Filed Under (Microfiction) by Tansy on 31-07-2014
“I know you took it,” Christine whispered, her eyes narrowing. Mickey grinned evilly. “What are you gonna do about it? Race me?” He looked at his bike. “Are you gonna challenge me to a duel?” He laughed, enjoying the taunt, and thought about keeping the toy horse forever just to tease her. “Are you gonna ..” Mickey’s eyes grew wide as Christine stepped closer to him, her eyes never leaving his face. “What I’m gonna do is Grudge you. I am going to haunt you everywhere and every day and pass the consequences on to everyone who even talks to you. I will be your own, personal Japanese horror flick.” Mickey rolled back on his bike, stammered, then fished the horse out of his backpack. “Geez, here!” he said, holding it out. “Too late,” she whispered, turning away.
Filed Under (Microfiction) by Tansy on 30-07-2014
“When my father died,” Don Raul remembered, “we had a solemn funeral that the entire neighborhood attended. Later that night, they closed the side street we lived on and had a milonga.” “A milonga?” Martino asked. “Yes! A tango party,” the old man continued. “We dressed to the nines and celebrated his life. The white hat he wore to these things was passed from gentleman to gentleman who would each, in turn, ask my grandmother to dance. She would thank them for their kindness and refuse them.” Martino leaned in on the edge of his seat, listening. “Then the eldest son or grandson would don the hat and ask – and she would accept. This was how we passed the torch on in those days … with everyone as family and with joy.” “That’s not how we do it now,” Martino said quietly, thinking about his grandmother alone in her apartment, “but maybe that needs to change.”
Filed Under (Microfiction) by Tansy on 29-07-2014
Eventually, a girl from a neighboring small town came to visit Edward, bringing him a computer with a metal keyboard. Through her kindness, he found understanding and a pool of friends online, sharing the slings and arrows of life with other creations (such as Hank Hammerhead and Debbie Nailsgun) and dabbling in a bit of long-distance romance with Sally Sharpener. When those who’d known him in the city had gone, he reintroduced himself carefully and got a job at the fabric store (delighting the quilters with his accuracy and fancy cutwork). Hank asked him why he’d give those people a second chance, but Edward didn’t have an easy answer. “Sometimes, forgiveness gets a boost from boredom,” he said quietly.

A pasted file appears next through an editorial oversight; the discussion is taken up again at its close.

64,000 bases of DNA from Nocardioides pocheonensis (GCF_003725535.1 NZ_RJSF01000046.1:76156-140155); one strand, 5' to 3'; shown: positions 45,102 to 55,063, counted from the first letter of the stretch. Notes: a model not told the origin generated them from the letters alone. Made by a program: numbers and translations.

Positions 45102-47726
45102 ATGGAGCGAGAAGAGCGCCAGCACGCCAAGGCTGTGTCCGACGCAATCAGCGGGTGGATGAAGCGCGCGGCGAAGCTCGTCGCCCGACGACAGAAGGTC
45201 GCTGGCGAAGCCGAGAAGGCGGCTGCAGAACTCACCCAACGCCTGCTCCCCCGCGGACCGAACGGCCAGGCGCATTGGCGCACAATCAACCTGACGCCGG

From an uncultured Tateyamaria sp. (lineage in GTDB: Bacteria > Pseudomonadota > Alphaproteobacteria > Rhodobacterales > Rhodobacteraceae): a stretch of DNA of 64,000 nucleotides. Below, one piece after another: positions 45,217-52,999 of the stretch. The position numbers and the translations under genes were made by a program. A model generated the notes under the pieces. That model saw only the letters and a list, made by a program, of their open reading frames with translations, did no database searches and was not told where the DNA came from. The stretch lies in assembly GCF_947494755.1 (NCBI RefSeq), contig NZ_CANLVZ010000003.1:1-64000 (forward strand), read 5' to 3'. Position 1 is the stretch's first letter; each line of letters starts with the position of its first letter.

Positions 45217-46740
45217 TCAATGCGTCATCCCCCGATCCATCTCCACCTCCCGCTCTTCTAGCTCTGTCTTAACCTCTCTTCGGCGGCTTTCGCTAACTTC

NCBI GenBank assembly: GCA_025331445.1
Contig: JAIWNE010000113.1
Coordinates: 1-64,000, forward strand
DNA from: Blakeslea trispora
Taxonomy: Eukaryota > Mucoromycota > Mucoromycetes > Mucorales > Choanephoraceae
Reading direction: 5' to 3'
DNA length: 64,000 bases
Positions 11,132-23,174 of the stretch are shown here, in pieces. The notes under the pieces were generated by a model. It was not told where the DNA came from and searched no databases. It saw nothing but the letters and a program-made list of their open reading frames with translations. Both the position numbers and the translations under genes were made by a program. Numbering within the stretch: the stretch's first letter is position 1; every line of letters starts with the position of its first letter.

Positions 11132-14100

Filed Under (Microfiction) by Tansy on 28-07-2014
“The company tried on a number of mission statements, values, goals, objectives, and all of the strategies you can think of to push adherence to those,” Paul said to Ravi, showing him to his desk. “In the end, only one concept really worked to build strong teams and trust between departments.” “And what was that?” Ravi asked, feigning interest, already disappointed that his new company was pandering the same old crap. “Fight club,” Paul said softly. Ravi froze, looking at the walls of his cubicle, suddenly seeing them as a blank canvas to build a life on. “I’m in,” he whispered.
Name this researcher and their area of specialty or accomplishment.
Tansy’s answer: “Patrick Buell Clavicle-Mears, hopeless romantic and succubus bait.”
(Post your own answers and read the genius of others on the Tansy Undercrypt Facebook page.)
Filed Under (Microfiction) by Tansy on 26-07-2014